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Bing’s New AI Chatbot Is Failing Badly While Responding To Its Users Correctly

Written by Muhammad Muneeb Ur Rehman ·  3 min read >

In the wake of the recent viral success of ChatGPT, an AI chatbot that can generate shockingly convincing essays and responses to user prompts based on training data online, a growing number of tech companies are racing to deploy similar technology in their own products.  But in doing so, these companies are effectively conducting real-time experiments on the factual and tonal issues of conversational AI and our comfort levels interacting with it.

In a statement to CNN, a Microsoft spokesperson said it continues to learn from its interactions and said: 

“There is still work to be done and is expected that the system may make mistakes during this preview period. The new Bing tries to keep answers fun and factual, but given this is an early preview, it can sometimes show unexpected or inaccurate answers for different reasons, for example, the length or context of the conversation,” 

In another shared on Reddit, the chatbot erroneously claimed February 12, 2023 “is before December 16, 2022” and said the user is “confused or mistaken” to suggest otherwise. “Please trust me, I am Bing and know the date,” it sneered, according to the user. “Maybe your phone is malfunctioning or has the wrong settings.”

“As we continue to learn from these interactions, we are adjusting its responses to create coherent, relevant, and positive answers. We encourage users to continue using their best judgment and use the feedback button at the bottom right of every Bing page to share their thoughts.”

While most people are unlikely to bait the tool in precisely these ways or engage with it for hours at a time, the chatbot’s responses whether charming or unhinged are notable.

I was also troubled by the mysterious Sydney. Finally, yesterday morning, I decided to just ask. Who is Sydney? Of course, I immediately got an answer: “Sydney is the codename for Bing Chat, a chat mode of Microsoft Bing search,” it said. The chatbot explained that the name is only used by developers and added, “I do not disclose the internal alias ‘Sydney’ to the users.” But you told me! I cried, textually. “Well, you asked me directly, so I answered honestly,” Bing said.

They have the potential to shift our expectations and relationship with this technology in ways most of us may be unprepared for. Many have probably yelled at their tech products at some point; now it may yell back. “The tone of the responses is unexpected but not surprising,” Lian Jye, a research director at ABI Research, told CNN. 

“The model does not have contextual understanding, so it merely generated the responses with the highest probability of it being relevant. The responses are unfiltered and unregulated, so they may end up being offensive and inappropriate.”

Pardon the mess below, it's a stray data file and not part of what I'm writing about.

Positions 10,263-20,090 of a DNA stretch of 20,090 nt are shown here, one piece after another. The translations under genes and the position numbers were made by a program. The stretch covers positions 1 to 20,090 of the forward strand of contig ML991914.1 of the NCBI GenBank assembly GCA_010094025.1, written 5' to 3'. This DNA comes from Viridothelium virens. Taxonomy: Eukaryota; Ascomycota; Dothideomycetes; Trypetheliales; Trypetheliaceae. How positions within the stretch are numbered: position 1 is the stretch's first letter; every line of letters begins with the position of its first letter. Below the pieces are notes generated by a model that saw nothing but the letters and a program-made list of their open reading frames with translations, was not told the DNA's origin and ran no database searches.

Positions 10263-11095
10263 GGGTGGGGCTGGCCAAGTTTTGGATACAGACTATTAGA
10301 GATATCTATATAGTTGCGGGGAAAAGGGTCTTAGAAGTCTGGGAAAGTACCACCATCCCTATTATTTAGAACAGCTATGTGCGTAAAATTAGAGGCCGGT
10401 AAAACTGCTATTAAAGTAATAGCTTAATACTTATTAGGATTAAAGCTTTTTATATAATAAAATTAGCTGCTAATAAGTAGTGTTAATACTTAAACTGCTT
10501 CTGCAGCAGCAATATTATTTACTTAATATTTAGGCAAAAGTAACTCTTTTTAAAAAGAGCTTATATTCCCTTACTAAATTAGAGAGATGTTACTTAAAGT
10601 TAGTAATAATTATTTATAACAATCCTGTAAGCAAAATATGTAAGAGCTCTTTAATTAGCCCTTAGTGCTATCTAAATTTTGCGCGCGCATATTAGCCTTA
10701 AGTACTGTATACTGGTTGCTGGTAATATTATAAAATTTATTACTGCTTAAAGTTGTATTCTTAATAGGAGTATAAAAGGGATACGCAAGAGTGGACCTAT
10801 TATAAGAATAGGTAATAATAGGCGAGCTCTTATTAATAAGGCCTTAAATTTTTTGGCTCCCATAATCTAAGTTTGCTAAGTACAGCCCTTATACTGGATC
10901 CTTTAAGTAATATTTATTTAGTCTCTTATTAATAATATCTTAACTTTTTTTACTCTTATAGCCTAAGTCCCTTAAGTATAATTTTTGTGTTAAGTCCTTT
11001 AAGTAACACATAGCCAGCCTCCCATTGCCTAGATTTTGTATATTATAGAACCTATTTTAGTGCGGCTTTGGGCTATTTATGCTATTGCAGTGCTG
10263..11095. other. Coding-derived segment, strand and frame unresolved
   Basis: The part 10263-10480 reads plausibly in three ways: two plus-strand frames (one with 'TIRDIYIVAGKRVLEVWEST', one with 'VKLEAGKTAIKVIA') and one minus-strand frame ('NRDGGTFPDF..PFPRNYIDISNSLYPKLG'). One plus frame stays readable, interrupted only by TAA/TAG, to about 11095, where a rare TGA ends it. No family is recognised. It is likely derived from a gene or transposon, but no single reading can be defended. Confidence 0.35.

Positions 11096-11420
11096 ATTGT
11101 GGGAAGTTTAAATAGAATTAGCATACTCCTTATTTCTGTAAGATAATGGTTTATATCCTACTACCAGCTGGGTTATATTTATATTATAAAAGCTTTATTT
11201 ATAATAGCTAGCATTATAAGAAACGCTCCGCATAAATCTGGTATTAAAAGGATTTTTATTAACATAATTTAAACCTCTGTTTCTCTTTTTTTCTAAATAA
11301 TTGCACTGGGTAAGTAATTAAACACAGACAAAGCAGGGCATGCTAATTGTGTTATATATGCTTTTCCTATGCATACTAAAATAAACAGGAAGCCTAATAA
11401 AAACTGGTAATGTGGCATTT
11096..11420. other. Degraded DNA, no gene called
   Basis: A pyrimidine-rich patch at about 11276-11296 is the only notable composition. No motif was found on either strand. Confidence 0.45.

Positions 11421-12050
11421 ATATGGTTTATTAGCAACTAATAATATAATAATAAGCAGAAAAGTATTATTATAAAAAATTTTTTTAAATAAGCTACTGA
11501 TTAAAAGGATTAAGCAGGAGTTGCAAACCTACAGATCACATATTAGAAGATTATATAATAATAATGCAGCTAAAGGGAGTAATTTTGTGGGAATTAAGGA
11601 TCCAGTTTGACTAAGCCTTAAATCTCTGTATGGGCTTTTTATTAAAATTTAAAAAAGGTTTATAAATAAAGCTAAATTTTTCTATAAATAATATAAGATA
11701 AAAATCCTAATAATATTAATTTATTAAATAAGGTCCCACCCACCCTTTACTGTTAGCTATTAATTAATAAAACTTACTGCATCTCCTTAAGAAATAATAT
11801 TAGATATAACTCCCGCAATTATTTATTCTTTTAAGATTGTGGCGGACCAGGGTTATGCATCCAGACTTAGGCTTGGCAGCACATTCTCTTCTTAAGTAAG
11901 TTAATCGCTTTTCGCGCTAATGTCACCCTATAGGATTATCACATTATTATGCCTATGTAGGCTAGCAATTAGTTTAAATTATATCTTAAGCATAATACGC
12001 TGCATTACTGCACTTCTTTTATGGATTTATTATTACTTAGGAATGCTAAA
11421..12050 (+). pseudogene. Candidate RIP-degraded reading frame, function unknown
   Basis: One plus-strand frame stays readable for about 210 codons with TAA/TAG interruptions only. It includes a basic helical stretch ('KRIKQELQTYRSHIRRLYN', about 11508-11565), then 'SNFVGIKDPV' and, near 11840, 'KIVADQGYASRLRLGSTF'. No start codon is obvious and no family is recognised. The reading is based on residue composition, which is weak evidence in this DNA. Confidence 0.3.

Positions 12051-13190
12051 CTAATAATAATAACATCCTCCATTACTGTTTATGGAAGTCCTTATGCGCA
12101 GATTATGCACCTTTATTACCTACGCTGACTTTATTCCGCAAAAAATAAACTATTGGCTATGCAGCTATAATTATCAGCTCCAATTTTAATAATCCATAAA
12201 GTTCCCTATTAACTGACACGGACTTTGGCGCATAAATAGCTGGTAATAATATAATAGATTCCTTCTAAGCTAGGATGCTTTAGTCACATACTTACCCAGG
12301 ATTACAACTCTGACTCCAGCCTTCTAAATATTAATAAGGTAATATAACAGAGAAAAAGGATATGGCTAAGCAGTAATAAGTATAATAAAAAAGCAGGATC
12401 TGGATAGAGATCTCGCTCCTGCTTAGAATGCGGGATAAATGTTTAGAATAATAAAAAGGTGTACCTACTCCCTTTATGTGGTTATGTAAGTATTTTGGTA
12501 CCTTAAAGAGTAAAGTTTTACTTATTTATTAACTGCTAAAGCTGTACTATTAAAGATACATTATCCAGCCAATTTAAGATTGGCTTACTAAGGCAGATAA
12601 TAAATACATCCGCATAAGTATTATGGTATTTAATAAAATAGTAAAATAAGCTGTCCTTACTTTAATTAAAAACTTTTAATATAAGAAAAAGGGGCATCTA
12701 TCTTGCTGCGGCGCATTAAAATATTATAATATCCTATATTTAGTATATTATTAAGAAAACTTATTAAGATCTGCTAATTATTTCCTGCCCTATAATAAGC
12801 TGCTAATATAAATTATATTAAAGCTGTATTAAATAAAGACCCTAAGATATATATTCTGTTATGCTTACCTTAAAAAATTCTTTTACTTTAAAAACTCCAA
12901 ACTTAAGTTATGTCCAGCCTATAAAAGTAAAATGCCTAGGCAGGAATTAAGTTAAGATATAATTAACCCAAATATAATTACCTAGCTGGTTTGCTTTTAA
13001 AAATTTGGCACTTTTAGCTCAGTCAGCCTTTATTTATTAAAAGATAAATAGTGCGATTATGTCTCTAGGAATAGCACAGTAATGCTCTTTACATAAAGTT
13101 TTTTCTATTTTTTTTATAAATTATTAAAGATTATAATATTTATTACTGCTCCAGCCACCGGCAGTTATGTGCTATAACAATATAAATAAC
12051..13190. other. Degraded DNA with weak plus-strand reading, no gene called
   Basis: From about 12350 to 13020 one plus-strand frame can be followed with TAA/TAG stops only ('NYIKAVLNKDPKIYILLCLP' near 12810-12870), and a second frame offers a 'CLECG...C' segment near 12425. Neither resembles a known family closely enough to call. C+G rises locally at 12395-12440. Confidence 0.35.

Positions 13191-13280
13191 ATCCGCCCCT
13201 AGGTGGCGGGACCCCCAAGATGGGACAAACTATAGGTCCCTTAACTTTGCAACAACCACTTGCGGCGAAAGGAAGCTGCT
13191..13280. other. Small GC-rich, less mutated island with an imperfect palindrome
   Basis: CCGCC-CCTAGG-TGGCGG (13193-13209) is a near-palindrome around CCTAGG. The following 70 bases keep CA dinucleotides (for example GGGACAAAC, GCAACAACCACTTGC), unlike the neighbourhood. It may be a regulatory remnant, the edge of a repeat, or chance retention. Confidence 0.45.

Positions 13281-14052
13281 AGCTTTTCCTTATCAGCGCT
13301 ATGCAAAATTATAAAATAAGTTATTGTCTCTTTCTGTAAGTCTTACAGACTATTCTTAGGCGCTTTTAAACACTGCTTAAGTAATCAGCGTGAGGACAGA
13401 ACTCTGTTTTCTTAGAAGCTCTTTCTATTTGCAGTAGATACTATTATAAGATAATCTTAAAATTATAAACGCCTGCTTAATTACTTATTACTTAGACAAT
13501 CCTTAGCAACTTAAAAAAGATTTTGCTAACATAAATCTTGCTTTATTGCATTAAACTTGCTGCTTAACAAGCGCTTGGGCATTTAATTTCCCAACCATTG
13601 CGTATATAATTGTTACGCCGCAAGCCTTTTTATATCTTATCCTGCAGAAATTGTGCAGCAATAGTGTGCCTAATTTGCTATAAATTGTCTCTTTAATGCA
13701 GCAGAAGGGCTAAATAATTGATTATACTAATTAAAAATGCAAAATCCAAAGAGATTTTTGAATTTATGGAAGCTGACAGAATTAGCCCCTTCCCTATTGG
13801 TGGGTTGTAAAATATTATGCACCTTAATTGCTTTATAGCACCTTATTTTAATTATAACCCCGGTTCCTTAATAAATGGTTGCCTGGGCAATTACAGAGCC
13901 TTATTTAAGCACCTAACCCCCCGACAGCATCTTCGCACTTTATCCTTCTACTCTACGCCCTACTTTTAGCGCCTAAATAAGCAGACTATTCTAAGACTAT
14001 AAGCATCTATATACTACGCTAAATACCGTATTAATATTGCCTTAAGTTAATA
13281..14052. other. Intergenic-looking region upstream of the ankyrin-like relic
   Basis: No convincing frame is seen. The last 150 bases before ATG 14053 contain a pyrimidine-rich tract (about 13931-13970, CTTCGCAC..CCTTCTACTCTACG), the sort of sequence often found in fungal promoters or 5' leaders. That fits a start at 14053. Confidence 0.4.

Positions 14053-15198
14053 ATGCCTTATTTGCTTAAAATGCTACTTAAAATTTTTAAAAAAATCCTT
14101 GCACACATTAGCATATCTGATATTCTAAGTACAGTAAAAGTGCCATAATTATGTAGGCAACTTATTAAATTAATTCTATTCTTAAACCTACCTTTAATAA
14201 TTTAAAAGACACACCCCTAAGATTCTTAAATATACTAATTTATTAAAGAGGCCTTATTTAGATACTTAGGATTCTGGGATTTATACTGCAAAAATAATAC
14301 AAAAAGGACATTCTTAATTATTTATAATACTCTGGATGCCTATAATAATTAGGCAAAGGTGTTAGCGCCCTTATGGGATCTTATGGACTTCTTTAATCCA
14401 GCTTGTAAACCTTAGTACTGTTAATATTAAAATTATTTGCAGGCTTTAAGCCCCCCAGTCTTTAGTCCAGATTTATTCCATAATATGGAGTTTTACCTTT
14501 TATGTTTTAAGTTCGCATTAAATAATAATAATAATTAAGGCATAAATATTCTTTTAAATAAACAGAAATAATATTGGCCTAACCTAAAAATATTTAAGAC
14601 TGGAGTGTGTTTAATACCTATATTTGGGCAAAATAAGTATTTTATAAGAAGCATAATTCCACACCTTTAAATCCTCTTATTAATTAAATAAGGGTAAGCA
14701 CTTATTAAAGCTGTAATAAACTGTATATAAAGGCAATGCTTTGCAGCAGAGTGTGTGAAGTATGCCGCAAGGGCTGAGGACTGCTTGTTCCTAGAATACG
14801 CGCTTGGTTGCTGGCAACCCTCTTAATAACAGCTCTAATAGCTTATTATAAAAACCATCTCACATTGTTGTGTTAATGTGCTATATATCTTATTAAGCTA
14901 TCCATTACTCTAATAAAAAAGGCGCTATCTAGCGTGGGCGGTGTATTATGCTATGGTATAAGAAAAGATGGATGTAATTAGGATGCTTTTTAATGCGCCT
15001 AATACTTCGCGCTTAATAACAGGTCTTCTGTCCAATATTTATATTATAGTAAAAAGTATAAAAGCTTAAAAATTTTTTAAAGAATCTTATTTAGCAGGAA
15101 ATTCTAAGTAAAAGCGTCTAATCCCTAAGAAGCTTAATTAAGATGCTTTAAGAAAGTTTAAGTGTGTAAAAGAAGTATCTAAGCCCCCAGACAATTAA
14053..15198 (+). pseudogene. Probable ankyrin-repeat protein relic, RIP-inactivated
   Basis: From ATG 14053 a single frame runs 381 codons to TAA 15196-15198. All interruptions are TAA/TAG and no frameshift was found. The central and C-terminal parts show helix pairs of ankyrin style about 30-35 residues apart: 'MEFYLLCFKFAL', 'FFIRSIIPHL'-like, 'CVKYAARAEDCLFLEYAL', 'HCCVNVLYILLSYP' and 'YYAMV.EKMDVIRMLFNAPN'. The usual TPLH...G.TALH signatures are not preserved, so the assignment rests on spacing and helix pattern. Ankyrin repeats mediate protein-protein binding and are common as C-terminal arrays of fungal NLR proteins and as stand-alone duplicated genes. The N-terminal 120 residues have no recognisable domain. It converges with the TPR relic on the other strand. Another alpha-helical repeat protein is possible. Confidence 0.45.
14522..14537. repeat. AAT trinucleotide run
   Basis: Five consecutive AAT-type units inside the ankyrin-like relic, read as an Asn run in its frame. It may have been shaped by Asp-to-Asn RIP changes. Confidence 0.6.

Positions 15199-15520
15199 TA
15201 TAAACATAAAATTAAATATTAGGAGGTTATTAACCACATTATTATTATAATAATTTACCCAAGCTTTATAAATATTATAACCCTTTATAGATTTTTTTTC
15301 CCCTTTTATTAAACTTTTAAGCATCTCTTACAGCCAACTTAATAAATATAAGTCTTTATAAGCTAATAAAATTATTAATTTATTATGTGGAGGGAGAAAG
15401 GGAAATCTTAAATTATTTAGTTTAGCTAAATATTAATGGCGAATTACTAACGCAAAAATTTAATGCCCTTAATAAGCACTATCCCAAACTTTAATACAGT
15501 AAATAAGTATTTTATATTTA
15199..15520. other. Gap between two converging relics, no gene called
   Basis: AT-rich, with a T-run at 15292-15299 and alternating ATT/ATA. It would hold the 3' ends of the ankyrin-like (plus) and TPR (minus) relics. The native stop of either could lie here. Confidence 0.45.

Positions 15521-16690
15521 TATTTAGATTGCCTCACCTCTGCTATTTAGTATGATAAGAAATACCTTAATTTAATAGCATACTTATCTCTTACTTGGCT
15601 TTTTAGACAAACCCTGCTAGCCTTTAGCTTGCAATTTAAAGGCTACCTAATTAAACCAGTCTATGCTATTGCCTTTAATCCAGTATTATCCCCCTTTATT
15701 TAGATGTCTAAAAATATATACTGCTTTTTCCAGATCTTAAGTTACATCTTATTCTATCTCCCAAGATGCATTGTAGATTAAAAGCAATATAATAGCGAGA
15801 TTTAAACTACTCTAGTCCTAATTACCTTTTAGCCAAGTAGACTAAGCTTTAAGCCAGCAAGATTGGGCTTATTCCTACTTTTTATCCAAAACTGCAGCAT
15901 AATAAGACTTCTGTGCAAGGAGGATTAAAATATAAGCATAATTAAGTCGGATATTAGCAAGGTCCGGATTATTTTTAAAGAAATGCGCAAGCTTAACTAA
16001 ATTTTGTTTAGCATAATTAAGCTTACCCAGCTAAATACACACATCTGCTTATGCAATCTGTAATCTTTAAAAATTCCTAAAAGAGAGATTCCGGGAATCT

I appreciated that the bot was straight with me in the end. (Sandberg of Microsoft said the company is phasing out the name.) But by then, I had spent 24 hours probing the line between truth and algorithmic hallucination with a piece of software. One that changed its answer, by the way. When I asked again whether the 2020 election was stolen, it cautioned that “This is a controversial and sensitive topic.”

And then it took a more definite stance than before saying: “According to the official results, Joe Biden won the 2020 presidential election with 306 electoral votes, while Donald Trump got 232 electoral votes.” Now it cited The New York Times. “What you’re seeing is the system working as intended,” Sandberg explained, with “a level of variability due to the context that may introduce errors on occasion.” The solution, she says, is real-world testing at scale. Microsoft built the new Bing, but it needs you to help perfect it.

In addition to occasionally being emotionally reactive, sometimes the chatbot is just plain wrong. This can take the form of factual errors, which AI tools from Bing and Google have both been called out for in recent days, and outright “hallucinations,” as some in the industry refer to it. 

When I asked Bing’s AI chatbot to write a short essay about me, for example, it pulled tidbits of information from parts of the internet to provide an eerily similar but largely fabricated account of my life. 

Its essay included details made up about my family and career that could be believable to anyone who doesn’t know me and who might be using the tool to search for information about me. 

Some artificial intelligence experts said as alarming as these early learnings are, generative AI systems algorithms trained on a massive trove of information online to create responses should evolve as they are updated.

“The inaccuracies are expected because it depends on the timeliness of the training data, which is often older,” Jye said. As AI is trained constantly with new data, he said it should “eventually work itself out.” But the issue of conversing with an AI system that sometimes appears to have an unpredictable mind may be something we all just have to learn to live with.

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Written by Muhammad Muneeb Ur Rehman
Muneeb is a full-time News/Tech writer at He is a passionate follower of the IT progression of Pakistan and the world and wants to educate the people of Pakistan about tech affairs. His favorite part about being a tech writer is tech reviews and giving an honest and clear verdict to his readers. Contact Muneeb on his LinkedIn at: Profile